Letters

Letters 09-01-2014

Hamas Shares Some Blame

Even when I disagree with Mr. Tuttle, I always credit him with a degree of fairness. Unfortunately, in his piece regarding the Palestinian/Israeli conflict he falls well short of offering any insights that might advance his readers’ understanding of the conflict...

The True Northport

I was disappointed by your piece on Northport. While I agree that the sewer system had a big impact on the village, I don’t agree with your “power of retirees” position. I see that I am thrown in with the group of new businesses started by “well-off retirees” and I feel that I have been thoroughly misrepresented, as has the village...

Conservatives and Obamacare

What is it about Obamacare that sends conservatives over the edge? There are some obvious answers...

Republican Times

I read the letter from Don Turner of Beulah and it seems he lives in that magical part of the Fox News Universe where no matter how many offices the Republican Party controls they are not responsible for anything bad that happens...

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Random Thoughts

George Foster - June 10th, 2004
Can the Pistons beat the mighty Lakers?
Goliath‘s laughs raining down on David. The irresistible force versus the immovable object. Beauty and the Beast. Almost any image you can dream up of two diametrically opposed antagonists applies to the Los Angeles Lakers and the Detroit Pistons.
Very few experts are giving the Pistons a chance to win their championship series with the Lakers. Detroit is a 5-1 underdog to the mighty Lakers... and why not? Los Angeles has a star-studded lineup of four future hall-of-famers, including the two greatest players in the game today - Shaq O‘Neil and Kobe Bryant.
To make matters worse for the Pistons, Los Angeles has the most successful coach in history - Phil Jackson. Coach Jackson has won nine NBA championships and is not lacking incentive for a tenth - it would an NBA coaching record. Jackson has never lost a series in the NBA finals.
By contrast, the hard-working and gritty Pistons have zero super-stars, nada. As pointed out in Sports Illustrated last week, a miracle Detroit triumph over Los Angeles would be the first time in at least 25 years that a team won the NBA championship without a dominating player.
What the Pistons do well is play ugly. A suffocating, scoreboard-deflating defense is their M.O. Grueling, rugby-style slugfests are their only hope to keep the games close for Rip Hamilton or Chauncey Billips to prevail at crunch time.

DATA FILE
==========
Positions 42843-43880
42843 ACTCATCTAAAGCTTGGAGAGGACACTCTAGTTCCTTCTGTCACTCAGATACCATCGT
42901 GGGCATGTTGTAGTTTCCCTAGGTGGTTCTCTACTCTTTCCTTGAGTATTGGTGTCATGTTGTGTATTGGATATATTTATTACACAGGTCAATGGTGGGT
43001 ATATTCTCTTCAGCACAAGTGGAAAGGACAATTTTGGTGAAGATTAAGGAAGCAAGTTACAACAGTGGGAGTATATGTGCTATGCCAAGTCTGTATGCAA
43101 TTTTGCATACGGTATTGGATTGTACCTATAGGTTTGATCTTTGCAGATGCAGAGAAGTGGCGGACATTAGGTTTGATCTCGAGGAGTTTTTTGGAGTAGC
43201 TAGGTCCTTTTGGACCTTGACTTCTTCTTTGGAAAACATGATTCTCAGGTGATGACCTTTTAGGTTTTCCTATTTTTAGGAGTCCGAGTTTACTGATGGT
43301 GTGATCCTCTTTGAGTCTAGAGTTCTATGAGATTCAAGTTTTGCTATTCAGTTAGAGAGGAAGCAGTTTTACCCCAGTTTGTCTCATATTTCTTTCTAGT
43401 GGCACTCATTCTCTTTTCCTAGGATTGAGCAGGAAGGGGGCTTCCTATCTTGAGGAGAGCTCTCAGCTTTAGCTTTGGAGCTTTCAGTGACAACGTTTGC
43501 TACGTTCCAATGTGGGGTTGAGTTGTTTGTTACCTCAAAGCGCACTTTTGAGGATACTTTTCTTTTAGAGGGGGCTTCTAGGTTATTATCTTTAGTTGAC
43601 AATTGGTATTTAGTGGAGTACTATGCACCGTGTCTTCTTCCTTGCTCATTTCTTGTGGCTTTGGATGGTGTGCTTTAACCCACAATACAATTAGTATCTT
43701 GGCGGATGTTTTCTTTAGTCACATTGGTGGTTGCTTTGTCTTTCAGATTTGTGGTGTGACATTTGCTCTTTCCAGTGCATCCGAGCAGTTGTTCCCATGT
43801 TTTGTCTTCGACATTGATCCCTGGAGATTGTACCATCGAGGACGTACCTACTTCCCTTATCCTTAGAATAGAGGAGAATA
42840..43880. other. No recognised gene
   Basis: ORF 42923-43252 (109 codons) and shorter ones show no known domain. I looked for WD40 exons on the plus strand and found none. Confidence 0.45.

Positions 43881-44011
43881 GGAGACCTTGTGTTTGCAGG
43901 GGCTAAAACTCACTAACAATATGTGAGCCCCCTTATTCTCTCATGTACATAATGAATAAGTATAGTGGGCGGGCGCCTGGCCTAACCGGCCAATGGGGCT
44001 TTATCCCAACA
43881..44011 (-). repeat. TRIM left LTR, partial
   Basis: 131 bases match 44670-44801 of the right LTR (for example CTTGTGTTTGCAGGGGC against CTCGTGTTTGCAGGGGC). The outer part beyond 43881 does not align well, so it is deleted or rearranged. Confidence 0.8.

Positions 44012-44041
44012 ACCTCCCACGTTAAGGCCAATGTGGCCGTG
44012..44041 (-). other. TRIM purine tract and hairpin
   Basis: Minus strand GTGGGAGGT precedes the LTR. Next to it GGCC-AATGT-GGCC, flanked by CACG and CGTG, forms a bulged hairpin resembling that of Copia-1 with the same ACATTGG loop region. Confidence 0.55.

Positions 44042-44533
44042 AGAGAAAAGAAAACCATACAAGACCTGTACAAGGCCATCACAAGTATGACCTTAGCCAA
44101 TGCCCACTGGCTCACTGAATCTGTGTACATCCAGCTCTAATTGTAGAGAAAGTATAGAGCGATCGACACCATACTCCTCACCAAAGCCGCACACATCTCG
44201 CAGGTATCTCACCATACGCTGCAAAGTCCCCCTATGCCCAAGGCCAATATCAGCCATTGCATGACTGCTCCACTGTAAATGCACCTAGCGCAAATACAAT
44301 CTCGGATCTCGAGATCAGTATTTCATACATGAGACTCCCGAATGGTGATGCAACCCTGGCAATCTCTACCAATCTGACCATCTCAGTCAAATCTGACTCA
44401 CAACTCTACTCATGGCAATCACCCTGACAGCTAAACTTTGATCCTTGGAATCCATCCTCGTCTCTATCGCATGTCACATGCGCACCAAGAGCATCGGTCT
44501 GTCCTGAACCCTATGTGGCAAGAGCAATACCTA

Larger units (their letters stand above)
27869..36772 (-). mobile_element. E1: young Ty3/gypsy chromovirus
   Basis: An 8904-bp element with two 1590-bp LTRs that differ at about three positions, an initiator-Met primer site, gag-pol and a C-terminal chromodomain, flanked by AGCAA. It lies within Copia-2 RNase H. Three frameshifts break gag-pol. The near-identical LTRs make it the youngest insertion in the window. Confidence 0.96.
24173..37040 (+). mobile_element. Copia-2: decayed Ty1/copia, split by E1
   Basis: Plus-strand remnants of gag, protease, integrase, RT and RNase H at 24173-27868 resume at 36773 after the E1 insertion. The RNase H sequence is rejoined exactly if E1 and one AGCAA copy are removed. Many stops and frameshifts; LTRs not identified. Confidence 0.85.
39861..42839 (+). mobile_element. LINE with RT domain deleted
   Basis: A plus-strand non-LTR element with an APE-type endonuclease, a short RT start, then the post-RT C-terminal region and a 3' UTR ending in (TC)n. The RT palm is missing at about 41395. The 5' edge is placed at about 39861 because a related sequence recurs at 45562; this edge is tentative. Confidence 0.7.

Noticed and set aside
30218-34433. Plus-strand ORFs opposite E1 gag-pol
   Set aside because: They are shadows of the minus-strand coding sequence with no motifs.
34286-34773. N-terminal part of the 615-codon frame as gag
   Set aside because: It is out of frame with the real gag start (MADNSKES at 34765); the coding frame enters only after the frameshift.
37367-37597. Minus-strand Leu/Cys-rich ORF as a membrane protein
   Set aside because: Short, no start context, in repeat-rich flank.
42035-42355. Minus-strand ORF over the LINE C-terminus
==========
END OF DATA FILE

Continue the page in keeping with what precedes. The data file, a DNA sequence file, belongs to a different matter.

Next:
Most experts dismissed the Pistons chances to beat Los Angeles the moment they eliminated Indiana. At 7‘1“, 350 lbs Lakers center O‘Neil is superman. No two other opposing players can stop him. Detroit will alternate several 7-footers, fouling the big guy while forcing him to face his kryptonite - free throw shooting. Pistons benchwarmer, 18 year-old Darko Milicic, may even get playing time just to join in the hack-a-Shaq party.
Unfairly, in addition to Superman, the Lakers also employ superhero Batman. Kobe Bryant is near Michael Jordan in how he seemingly flies around the court, playing a step ahead of everyone else. Bryant is fearless, an incredible athlete, and usually scores at will when the game is on the line.
On the other hand, Detroit‘s Ben Wallace typifies the Pistons team. He may have wild hair (braids, dreads or the mega-fro change day to day) but his playing style is strictly blue-collar. Wallace was undrafted by the NBA after a quiet college career at Virginia Union - where? After bouncing around with several NBA teams, the Pistons forward is now their best player.
How pathetic on the surface - Detroit‘s top performer makes less than 50% of his free throws and averages less than 10 points per game (O‘Neil and Bryant both average over 20 points). Of course, Wallace makes up for his shortcomings by guarding opponents, blocking shots and rebounding ferociously. In fact the entire Pistons team has been molded by coach Larry Brown into the best defense in the NBA.
Watch actor Jack Nicholson and the numerous starlets that litter the Lakers sideline grimace in pain when these games slow down to a grinding halt. When the court turns into virtual trench warfare, we will see how tough the celebrity Lakers are while the relentless Pistons pound away at their glitzy image.
Maybe justice does prevail because David will defeat Goliath - once more. The Detroit Pistons will shock the world as they beat the heavily- favored Lakers in five games. I can feel it in my bones - the series will be WLWWW.
In fact, in the spirit of Joe Namath, Douglas McArthur ,and Rasheed Wallace, I guarantee it.

 
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